Last updated on Nov 22, 2020
By Emma Robinson, News Editor
Joe Biden has secured 290 electoral votes as of Saturday, Nov. 7 and is projected to become the 46th president of the United States, defeating opponent and current president Donald Trump.
Many students celebrated Biden’s projected victory.
“I couldn’t be happier with the results,” freshman musical theatre major Lauren Mummert said. “This was the first election I could vote in and I was so worried about losing my rights as a queer woman, which is something I shouldn’t have to worry about. I know [Biden] isn’t perfect but he is leaps and bounds better than Trump.”
While the state voting requirements and ballot counting regulations indicated that the projected winner by popular vote and the electoral college would not be named on Nov. 3, students felt a lot of anxiety not knowing until Nov. 7.
“I was miserable waiting,” Mummert said.
Mummert is from a republican majority state and felt nervous for the results and powerless due to the electoral college having the ultimate say in the presidency, but said that her program helped her through this time.
“I’m lucky to be a musical theatre major because, being surrounded and taught by artists, we were all pretty scared for this election and were able to pause our instructions to make time to have open conversation,” Mummert said. “That sense of communal hope kept me going.”
Sophomore health sciences major Miranda Ruiz was astounded by the voter turnout this year, but was nervous for Biden to win the popular vote and not the electoral college vote. She was hurt by her home state of Texas because Trump won the most votes.
“I am disappointed in all the Americans who would stand with a racist, sexist man like Trump,” she said. “I would also like to say that I am disappointed that Texas was unable to fully turn blue, unlike Arizona and Pennsylvania, but it was amazing that it was tinted blue for such a long time during the election.”
Although students were happy to begin the process of removing Trump from office, they are weary of Biden’s campaign promises.
“I am worried that he is not going to get done as much as what this nation needs to heal,” Mummert said. “His slogan was to ‘build back better,’ and I think he will build the foundations for that. But I am still nervous that his policies aren’t progressive enough for the left and too progressive for the right.”
Biden’s running-mate Kamala Harris will be the first woman and first Black and Asian-American person to serve as vice president.
“It’s about time,” Mummert said, although she claimed that Harris’ campaign ideas do not align with her own personal ideas for the country. “It shouldn’t have taken this long to elect a woman, let alone a woman of color, in such a high ranking for our country.”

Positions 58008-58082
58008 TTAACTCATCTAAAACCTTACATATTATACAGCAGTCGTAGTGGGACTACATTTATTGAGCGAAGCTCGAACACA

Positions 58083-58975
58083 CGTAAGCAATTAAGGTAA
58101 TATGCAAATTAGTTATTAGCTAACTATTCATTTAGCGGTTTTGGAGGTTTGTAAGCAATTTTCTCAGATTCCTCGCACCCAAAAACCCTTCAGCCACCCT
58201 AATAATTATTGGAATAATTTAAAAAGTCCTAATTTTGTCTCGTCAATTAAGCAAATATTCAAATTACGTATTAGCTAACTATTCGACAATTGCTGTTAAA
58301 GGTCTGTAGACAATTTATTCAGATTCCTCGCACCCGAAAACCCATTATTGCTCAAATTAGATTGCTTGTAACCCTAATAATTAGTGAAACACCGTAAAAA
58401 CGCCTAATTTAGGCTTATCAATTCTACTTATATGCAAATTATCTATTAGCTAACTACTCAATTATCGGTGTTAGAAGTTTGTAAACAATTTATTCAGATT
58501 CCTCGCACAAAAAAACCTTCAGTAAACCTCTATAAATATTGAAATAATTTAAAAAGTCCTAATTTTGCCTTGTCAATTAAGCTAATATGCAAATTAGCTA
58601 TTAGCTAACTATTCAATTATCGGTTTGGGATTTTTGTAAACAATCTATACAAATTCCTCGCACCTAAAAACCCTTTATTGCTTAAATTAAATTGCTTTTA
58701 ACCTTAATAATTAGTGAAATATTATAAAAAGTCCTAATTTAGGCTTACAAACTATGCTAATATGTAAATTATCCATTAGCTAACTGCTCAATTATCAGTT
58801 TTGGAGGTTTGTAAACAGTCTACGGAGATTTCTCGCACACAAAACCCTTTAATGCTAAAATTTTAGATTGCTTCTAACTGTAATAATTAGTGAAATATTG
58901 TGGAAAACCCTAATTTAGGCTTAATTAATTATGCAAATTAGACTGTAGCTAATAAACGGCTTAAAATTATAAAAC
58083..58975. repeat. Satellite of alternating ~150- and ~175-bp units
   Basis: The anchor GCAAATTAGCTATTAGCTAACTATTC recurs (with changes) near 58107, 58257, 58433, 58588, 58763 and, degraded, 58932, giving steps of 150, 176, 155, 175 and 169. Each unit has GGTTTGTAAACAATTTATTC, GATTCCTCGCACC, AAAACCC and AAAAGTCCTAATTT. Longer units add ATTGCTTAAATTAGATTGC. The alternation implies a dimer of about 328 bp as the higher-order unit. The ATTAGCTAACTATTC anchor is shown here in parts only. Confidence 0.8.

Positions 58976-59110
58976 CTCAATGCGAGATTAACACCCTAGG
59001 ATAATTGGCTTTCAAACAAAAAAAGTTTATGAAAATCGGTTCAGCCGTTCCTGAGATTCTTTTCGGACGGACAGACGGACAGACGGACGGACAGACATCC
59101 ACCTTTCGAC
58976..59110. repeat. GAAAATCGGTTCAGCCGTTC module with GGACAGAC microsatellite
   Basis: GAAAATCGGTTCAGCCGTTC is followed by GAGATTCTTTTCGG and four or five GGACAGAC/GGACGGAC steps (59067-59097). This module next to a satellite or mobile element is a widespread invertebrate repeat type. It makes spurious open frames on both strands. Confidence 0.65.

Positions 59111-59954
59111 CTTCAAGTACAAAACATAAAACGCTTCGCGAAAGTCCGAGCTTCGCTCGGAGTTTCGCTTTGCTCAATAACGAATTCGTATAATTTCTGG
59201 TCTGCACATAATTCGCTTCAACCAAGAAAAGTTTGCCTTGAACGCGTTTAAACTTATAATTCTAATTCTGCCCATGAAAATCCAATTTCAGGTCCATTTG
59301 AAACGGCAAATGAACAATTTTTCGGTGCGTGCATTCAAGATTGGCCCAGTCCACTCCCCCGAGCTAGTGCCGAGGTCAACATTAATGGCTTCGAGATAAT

Mummert is inspired by Harris’ accomplishment.
“[Harris] gives me the confidence to fight for what I want and show everyone around me what I can do,” she said.
Ruiz believes that Biden having a running mate who is a woman helped his campaign.
“It’s a beautiful moment in history and a step in the right direction to having more women in high positions of power,” Ruiz said. “Like Ruth Bader Ginsburg said, ‘Women belong in all places where decisions are being made’.”
While Mummert experienced the stress and excitement of the election with other musical theatre majors, junior Isadora Petrovsky continued to urge students to vote.
“After I voted, all I felt I could do was encourage others to vote,” she said. “Even then, their agency was their own, as mine was. I felt I had done all in my power to influence the election, so I turned all reports of the election off for a while. I checked the stats a couple times, but I decided to just go about my daily life, as to not provoke additional anxiety.”
Petrovsky was pleased to learn that Biden and Harris have been projected to become the next president and vice-president.
“[I was] incredibly excited, I shed a tear when I found out. This is huge, I can’t wait for more,” Petrovsky said.
Trump has refused to acknowledge the loss and says that he will challenge any speculated fraudulency of ballots. The Trump campaign has launched multiple lawsuits in several states that so far have been unsuccessful in revealing voter fraud.
“It’s honestly so hypocritical and ridiculous,” Petrovsky said.
Both Petrovsky and Mummert believe that voter fraud is not a problem the election faced and that Trump’s cases will be dismissed but sophomore marketing major Jacob Shamah disagrees.
“I believe that Trump will not peacefully leave the office because of the illegitimacy of mail-in ballots,” he said. “A lot of people say it’s Trump making up lies, but a quote from a New York Post article regarding this subject says, ‘A top Democratic operative says voter fraud, especially with mail-in ballots, is no myth.’ And he knows this because he’s been doing it, on a grand scale, for decades.”
Shamah believes that Trump will accept his defeat if he is still short on votes after the court cases.
“If the fraud is fixed in the mail-in ballot system, then I believe he will gladly leave office,” he said.
As of Thur. Nov. 5, judges in Georgia and Michigan dismissed Trump Administration cases regarding voter fraud.